The thing I love best about spending any real time in a hotel (more than three or four days) is sitting in the bar late at night, say, an hour or two before last call. This is when you see every sort of human being, or at least those who can afford at least one night away from home. In the course of my life I’ve sat in a lot of hotel bars studying humanity as I sipped at my two glasses of white wine appearing, I like to imagine, to be someone who’s treating herself to a nightcap after a long day at some creative endeavor. If I’m not in a hotel for some cool reason (in London it was the recording business; in Venice, Florida and Vienna I was on film location; in Spokane I was featured in a film during a film festival), I’ll stretch the truth a tiny bit to give people what they’d really like to hear. Let’s face it. Hearing someone say, “I’m here on music business” is more exciting than saying, “I’m tagging along with my spouse who’s attending a conference.” But I never stretch the truth to an out-and-out lie. This week I have worked on music with Wade Johnson, a local musician, so that’s what I’ve said when asked. “I’m working on writing some songs with a local artist.” That I’m in an 4-star hotel leads people to believe this is some kind of big deal. Why not cap on that? What harm is it? Why do I do this? That’s easy. I live by the old show biz adage: “GIVE THE PEOPLE WHAT THEY WANT.” So sue me.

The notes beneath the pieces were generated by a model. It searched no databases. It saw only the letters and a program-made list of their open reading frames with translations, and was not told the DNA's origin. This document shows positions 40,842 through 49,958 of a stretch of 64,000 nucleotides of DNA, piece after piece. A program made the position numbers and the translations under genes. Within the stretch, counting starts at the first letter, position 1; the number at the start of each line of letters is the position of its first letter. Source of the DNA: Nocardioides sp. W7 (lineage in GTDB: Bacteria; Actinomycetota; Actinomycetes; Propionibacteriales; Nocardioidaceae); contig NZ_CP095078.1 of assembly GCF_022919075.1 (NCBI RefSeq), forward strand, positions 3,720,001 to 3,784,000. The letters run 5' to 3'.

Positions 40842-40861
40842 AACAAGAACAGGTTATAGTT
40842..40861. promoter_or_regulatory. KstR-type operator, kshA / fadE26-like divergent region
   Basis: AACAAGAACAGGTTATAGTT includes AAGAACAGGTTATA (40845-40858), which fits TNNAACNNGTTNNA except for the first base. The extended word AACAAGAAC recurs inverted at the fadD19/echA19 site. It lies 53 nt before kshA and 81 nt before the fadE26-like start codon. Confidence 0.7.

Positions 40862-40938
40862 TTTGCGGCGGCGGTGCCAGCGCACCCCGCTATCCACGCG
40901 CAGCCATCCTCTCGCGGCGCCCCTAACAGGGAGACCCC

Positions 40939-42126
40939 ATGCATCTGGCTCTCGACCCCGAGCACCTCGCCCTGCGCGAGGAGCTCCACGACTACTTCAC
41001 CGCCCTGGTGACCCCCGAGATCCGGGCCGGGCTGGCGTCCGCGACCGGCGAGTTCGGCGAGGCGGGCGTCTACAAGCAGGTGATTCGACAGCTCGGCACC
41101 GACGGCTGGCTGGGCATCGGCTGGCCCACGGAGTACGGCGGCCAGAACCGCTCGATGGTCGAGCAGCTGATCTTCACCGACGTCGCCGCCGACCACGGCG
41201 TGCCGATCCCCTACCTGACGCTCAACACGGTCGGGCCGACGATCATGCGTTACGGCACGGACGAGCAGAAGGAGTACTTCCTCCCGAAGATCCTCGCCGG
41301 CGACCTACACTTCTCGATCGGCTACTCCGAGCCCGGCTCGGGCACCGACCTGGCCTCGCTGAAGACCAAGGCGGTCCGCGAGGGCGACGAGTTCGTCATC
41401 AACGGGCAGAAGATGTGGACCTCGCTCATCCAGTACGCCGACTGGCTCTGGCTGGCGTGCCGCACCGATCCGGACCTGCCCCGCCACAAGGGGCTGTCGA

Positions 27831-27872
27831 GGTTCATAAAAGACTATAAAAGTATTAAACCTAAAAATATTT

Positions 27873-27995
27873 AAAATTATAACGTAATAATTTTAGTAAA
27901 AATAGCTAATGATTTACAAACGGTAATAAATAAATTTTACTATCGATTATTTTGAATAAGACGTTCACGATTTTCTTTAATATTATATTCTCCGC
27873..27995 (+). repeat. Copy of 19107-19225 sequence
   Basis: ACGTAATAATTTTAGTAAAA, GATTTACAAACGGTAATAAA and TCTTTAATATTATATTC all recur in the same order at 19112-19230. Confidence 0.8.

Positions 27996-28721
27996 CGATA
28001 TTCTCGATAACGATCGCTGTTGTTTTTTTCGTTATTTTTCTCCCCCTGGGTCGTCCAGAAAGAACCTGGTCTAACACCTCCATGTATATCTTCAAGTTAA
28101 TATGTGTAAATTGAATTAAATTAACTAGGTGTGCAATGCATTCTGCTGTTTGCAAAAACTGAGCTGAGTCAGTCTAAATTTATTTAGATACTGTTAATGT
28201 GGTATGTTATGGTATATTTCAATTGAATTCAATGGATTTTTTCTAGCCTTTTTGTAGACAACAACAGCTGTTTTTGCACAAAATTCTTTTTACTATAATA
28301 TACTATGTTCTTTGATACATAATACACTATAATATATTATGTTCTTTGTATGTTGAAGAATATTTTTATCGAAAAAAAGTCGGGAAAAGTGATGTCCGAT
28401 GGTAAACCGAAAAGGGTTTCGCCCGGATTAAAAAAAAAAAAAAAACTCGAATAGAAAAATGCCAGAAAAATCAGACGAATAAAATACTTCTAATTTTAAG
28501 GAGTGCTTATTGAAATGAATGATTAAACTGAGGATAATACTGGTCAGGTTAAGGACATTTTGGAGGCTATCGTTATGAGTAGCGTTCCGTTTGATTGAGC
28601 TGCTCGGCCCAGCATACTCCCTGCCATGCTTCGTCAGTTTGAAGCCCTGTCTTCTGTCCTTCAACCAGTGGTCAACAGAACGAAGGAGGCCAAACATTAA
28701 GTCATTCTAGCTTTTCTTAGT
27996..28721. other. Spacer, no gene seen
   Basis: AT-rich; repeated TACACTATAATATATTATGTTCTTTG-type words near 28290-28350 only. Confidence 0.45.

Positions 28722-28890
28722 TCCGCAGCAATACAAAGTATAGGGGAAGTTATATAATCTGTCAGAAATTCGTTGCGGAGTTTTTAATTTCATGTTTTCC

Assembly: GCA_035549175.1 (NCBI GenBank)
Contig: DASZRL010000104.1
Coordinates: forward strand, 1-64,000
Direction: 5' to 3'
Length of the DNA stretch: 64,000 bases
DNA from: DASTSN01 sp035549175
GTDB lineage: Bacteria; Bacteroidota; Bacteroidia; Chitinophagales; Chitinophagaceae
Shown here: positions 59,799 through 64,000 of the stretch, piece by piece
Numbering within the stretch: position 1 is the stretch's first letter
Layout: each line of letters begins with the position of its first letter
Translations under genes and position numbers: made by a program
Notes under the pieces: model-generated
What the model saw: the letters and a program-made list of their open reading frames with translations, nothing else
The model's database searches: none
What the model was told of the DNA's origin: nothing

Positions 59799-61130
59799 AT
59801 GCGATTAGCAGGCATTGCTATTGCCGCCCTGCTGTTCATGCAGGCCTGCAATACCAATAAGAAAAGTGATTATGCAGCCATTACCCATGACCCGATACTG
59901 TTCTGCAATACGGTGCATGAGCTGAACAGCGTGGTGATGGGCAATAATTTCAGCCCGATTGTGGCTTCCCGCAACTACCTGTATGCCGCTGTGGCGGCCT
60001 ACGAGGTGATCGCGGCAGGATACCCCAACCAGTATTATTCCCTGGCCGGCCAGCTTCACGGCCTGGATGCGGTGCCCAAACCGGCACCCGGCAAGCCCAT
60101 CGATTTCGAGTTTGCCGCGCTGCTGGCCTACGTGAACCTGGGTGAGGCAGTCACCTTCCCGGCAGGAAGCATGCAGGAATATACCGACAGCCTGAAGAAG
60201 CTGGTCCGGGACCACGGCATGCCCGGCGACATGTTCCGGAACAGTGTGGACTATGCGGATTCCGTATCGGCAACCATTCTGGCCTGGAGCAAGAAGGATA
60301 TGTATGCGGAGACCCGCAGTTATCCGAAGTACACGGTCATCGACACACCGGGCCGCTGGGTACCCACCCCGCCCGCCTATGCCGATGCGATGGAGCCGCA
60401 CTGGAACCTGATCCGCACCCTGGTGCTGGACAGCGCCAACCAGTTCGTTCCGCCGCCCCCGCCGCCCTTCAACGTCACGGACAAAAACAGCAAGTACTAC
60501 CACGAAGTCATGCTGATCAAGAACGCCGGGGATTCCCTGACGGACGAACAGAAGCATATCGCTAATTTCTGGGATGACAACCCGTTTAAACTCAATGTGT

It doesn’t matter in what city I’ve stayed, or what hotel. As long as they have a bar the clientele never changes. There’s the woman in the slinky dress sitting on the corner of the bar sipping a split of champagne. Is she a hooker? Hard to tell. There’s the older businessman, distracted, but eyeing the women from either the end of the bar or from a table while he tries to look important as he makes text after text. There’s the loudmouth who bellows about his room, the service, the price of the drinks, anything he can think of. Anything to be noticed by everyone else, who largely ignores him. He’s the one who pisses off the bartender, who angrily throws the empty beer bottles in the trash with a deafening clang while she impatiently watches the last fifteen minutes of her shift tick by on the clock. There’s the couple, usually sitting at a corner table kissing and nuzzling, preparing to go upstairs to their room for a night of wild monkey love. There’s the dad who slipped down to the bar for a beer (no glass) after his wife and kids finally fell alseep in their room. There’s the group of conventioneers complaining about the traffic and sweating themselves through glasses of Jim Beam and gobbling the overpriced burger plate while trying to outdo each with  how early their wake up calls are going to come in. And then there’s me, sitting at the bar, largely invisible, listening to the conversations and studying the human condition.